There were about 70 or 80 Friars there to witness the event and I was edified to be one of them.
It is an opportunity for all of us to renew our vows as we accompany these men in their life of consecration and we pray that the Lord will grant them perseverance in their vocations. We also pray that the Lord will continue to bless us with young men who want to follow in the footsteps of St. Francis.
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Sunday I visited St. Patrick’s Manor to visit Bishop John Boles and Bishop Frank Irwin, who are in residence there. We were greeted by Sister Bridget who is always so gracious.
I want to share with you this picture of the statue of Our Lady of Fatima which is in the hallway there and think is very beautiful.
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Monday, I paid a visit to Sunset Point Camp in Hull, which is run by Catholic Charities. This is a summer camp that serves over 400 inner-city children who are able to spend a wonderful vacation at the shore. Thanks to the generosity of the Flatley family the camp has been refurbished and I was there to bless the newly restored camp.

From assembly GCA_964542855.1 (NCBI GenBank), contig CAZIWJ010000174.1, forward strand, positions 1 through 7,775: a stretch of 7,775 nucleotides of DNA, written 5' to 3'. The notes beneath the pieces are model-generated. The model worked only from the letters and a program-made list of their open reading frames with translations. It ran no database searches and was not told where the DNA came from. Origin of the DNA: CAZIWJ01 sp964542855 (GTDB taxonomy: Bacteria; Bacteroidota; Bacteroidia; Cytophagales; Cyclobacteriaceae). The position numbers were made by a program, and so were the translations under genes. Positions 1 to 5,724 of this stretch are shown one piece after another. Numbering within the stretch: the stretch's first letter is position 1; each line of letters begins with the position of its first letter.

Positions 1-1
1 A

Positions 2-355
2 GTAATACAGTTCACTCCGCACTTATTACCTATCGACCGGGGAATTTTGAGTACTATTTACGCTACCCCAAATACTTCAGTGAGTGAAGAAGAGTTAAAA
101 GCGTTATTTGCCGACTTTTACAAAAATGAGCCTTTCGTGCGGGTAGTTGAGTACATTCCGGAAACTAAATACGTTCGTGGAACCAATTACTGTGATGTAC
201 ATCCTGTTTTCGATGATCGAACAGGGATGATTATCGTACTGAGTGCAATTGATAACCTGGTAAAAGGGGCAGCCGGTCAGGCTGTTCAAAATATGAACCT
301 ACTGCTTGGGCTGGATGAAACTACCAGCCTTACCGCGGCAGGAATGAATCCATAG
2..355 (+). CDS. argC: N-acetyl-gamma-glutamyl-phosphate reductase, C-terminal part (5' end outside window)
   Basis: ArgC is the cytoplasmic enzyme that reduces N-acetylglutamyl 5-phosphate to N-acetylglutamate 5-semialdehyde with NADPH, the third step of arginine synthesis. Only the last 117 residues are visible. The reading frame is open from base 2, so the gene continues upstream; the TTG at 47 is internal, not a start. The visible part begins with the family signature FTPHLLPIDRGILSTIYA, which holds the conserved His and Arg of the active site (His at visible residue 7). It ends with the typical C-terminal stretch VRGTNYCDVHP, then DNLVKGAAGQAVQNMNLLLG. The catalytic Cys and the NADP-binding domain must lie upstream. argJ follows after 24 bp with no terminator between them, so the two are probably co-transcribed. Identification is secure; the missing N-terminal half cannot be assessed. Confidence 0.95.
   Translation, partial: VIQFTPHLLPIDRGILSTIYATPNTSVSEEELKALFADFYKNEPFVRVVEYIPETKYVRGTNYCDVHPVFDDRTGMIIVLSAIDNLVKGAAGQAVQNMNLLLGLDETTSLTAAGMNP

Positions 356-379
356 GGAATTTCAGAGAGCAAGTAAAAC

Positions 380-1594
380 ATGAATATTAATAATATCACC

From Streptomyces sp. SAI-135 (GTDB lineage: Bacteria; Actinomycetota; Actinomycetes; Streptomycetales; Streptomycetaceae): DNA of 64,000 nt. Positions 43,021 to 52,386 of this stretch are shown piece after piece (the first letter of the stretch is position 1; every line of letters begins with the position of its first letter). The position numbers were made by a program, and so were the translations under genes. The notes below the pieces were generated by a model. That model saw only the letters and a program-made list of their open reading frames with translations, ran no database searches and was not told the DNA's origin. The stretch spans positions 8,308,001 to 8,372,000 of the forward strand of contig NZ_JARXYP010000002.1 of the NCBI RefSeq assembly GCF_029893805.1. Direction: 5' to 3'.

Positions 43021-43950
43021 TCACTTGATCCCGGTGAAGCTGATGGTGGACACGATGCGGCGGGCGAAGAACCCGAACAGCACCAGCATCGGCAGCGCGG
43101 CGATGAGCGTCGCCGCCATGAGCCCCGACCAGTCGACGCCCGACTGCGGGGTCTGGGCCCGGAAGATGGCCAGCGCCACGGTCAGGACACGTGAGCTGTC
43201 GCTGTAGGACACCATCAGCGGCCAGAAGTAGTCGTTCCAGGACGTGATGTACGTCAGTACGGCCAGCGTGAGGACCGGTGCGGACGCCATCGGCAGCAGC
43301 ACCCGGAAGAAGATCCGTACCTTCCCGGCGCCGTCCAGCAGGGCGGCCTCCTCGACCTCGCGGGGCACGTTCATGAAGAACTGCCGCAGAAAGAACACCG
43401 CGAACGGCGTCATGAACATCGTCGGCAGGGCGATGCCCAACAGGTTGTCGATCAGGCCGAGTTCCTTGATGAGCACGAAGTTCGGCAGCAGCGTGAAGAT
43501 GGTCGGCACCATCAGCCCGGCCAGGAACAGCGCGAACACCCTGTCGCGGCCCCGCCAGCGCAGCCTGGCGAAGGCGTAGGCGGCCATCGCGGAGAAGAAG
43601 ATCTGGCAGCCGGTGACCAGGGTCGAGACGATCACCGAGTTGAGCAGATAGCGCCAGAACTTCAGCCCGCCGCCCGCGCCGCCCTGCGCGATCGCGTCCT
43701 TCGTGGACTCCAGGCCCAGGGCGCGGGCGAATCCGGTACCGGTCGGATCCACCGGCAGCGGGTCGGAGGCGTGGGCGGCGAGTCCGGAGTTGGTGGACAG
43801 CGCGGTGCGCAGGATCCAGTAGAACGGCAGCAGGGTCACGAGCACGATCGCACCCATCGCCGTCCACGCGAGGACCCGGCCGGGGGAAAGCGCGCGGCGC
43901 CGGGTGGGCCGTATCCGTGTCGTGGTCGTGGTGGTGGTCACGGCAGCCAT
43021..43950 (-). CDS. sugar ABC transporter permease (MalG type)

During my visit, the children sang songs for us and I was able to take a tour where I met many of the volunteers, counselors and supporters of the camp who all do so much to serve these children.
We are grateful to camp director Brian Ahl, Catholic Charities president Debbie Rambo and Beth chambers who is the regional director for Catholic Charities.
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On Tuesday, I went to Merrimack College for dinner with the new Augustinian provincial, Father Michael Di Gregorio, and Father Bill Garland, who is a very close friend of mine. It was a chance to meet with the new provincial and thank him for the wonderful contribution that the Friars make to the life of the archdiocese.